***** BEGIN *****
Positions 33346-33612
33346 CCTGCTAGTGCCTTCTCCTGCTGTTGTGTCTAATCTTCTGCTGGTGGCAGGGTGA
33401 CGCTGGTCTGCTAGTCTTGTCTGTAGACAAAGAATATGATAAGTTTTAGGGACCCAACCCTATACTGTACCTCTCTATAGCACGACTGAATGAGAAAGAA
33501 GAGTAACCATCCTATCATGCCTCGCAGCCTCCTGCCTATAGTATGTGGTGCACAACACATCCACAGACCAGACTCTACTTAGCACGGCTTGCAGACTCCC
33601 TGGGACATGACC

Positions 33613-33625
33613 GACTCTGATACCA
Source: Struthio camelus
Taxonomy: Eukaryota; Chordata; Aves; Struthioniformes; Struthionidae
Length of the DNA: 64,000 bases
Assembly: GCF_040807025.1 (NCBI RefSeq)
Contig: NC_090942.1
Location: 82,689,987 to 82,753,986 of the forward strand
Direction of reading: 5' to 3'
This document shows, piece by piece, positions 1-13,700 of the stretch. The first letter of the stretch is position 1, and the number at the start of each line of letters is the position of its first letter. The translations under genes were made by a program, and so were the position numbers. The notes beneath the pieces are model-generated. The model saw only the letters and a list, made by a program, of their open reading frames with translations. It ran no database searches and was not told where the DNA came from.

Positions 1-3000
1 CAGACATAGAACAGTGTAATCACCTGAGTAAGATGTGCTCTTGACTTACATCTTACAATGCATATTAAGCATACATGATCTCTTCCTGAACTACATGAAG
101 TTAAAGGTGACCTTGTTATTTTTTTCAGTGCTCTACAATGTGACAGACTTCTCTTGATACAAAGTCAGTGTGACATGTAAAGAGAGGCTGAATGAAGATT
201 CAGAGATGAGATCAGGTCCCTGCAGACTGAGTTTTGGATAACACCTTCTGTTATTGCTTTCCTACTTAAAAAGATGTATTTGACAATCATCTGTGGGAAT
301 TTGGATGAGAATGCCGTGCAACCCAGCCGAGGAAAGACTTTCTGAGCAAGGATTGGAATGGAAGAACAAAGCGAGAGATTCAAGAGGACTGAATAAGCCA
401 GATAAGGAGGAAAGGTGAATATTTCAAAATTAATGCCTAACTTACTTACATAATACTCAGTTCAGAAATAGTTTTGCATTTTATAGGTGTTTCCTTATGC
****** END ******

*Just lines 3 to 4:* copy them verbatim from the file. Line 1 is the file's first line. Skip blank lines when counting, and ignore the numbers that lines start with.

33401 CGCTGGTCTGCTAGTCTTGTCTGTAGACAAAGAATATGATAAGTTTTAGGGACCCAACCCTATACTGTACCTCTCTATAGCACGACTGAATGAGAAAGAA
33501 GAGTAACCATCCTATCATGCCTCGCAGCCTCCTGCCTATAGTATGTGGTGCACAACACATCCACAGACCAGACTCTACTTAGCACGGCTTGCAGACTCCC